6. Antonio Cromartie -- not the greatest spouse:

This may have been evident when the New York Jets cornerback Antonio Cromartie lost track of his kids -- he has nine with eight different women -- on HBO this past summer. But in case you were wondering the mom of kid No.5 has written a book to help other women avoid falling into the same trap she did. My humble suggestion: When a guy who has four kids from as many women asks you to have his kid too; maybe take a pass. Anyway, interesting reading in the 'you've got to be kidding' vein: She depicts him as a champ in bed but a cheat who dumped her days before their $200,000 wedding and left her to give birth to his sixth child alone. "Love, Intercepted: A Tale of Football, Falling and Failing in Love" is her account of their on-and-off relationship, but Patterson never uses Cromartie's name, referring to him only as "he." "It goes nameless because the story is bigger than him," Patterson told The Post. "This is not a book to bash him. It's meant to help women avoid making the same mistakes I did." She doesn't blame Cromartie, noting he was raised poor by a single mom -- a "less-than-ideal environment to learn how to be a man." In a romance that started on Facebook in 2005, she says, Cromartie lacked conversational skills, but communicated between the sheets. "I will give it to the man -- he's talented, well endowed, and . . . it was truly the best sex I'd ever had," she writes. "He was one of those lovers who would caress you, stroke your hair . . . look you in the eyes and ask you to have his child. I thought his asking me to bear his child meant he loved me."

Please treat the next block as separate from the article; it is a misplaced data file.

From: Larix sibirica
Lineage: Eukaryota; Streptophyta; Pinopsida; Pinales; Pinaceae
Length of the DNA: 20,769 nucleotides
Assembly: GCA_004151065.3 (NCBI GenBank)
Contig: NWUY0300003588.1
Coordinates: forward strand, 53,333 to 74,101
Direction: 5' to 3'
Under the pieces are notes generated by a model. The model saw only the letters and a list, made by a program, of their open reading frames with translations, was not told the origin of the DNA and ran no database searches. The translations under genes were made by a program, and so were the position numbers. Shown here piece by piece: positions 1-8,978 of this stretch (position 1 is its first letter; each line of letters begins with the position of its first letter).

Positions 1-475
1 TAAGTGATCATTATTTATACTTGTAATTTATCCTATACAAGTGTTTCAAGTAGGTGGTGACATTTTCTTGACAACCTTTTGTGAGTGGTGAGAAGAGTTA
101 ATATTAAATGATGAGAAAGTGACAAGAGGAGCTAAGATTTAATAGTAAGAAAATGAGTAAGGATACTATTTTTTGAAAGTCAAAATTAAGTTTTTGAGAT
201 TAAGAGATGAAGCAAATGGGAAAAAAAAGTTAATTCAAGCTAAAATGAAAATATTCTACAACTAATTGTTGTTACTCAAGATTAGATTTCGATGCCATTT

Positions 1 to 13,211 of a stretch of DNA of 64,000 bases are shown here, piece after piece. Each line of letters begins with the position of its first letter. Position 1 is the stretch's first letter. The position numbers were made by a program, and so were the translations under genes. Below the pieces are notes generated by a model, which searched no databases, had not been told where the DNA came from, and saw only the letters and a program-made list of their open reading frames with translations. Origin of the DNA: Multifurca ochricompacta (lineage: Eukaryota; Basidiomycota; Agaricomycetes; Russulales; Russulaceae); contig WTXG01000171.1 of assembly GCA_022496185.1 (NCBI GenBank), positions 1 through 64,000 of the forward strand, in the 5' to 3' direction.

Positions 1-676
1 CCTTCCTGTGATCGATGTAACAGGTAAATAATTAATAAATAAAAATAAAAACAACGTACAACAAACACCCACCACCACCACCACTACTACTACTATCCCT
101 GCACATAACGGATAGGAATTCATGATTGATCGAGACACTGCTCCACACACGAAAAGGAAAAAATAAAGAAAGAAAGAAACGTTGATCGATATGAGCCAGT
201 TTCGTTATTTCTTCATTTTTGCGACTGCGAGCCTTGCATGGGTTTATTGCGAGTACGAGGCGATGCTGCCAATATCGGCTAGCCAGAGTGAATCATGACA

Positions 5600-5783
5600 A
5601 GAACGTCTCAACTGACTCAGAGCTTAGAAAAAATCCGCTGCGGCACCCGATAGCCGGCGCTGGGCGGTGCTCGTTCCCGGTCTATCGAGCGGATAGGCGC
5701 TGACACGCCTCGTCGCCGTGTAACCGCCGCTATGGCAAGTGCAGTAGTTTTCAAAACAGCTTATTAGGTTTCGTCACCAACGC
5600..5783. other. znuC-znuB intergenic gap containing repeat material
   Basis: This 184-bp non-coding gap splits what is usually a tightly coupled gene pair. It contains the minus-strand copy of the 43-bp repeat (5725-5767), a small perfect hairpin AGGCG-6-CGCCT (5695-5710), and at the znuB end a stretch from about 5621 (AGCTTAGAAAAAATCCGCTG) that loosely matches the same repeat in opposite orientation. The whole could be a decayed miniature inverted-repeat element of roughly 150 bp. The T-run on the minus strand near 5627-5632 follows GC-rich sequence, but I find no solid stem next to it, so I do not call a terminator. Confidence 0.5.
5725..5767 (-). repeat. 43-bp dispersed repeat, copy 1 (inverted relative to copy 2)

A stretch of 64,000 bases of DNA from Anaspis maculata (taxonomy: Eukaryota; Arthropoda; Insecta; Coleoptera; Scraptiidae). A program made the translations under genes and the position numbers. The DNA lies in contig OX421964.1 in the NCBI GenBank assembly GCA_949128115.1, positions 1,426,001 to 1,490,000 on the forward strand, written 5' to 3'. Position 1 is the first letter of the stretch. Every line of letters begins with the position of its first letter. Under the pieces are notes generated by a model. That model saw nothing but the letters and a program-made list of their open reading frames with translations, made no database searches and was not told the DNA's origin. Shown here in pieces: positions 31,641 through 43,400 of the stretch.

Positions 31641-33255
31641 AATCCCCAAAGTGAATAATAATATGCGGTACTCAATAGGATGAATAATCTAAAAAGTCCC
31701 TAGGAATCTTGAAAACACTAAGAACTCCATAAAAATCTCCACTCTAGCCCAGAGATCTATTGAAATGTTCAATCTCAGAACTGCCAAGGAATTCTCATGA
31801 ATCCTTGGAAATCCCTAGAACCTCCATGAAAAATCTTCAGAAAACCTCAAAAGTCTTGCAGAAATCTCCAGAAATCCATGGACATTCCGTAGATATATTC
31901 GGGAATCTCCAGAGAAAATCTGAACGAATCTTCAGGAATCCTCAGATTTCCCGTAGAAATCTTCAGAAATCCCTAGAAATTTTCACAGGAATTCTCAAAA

7. Inside the mind of Ron Artest:

They Los Angeles Lakers spent some time on Twitter last night and in case you ever wondered what he's thinking; well, objectively speaking it seems a bit disjointed. A sample: i also have a pet rhino. super greedy. sometimes he chases me around the house. i just start screaming."ahhhh. the brits are coming

I'm don't have a pet rhino -- well, not one I'm going to tell YOU PEOPLE about -- but you can follow me on Twitter: @michaelgrange, just so you know.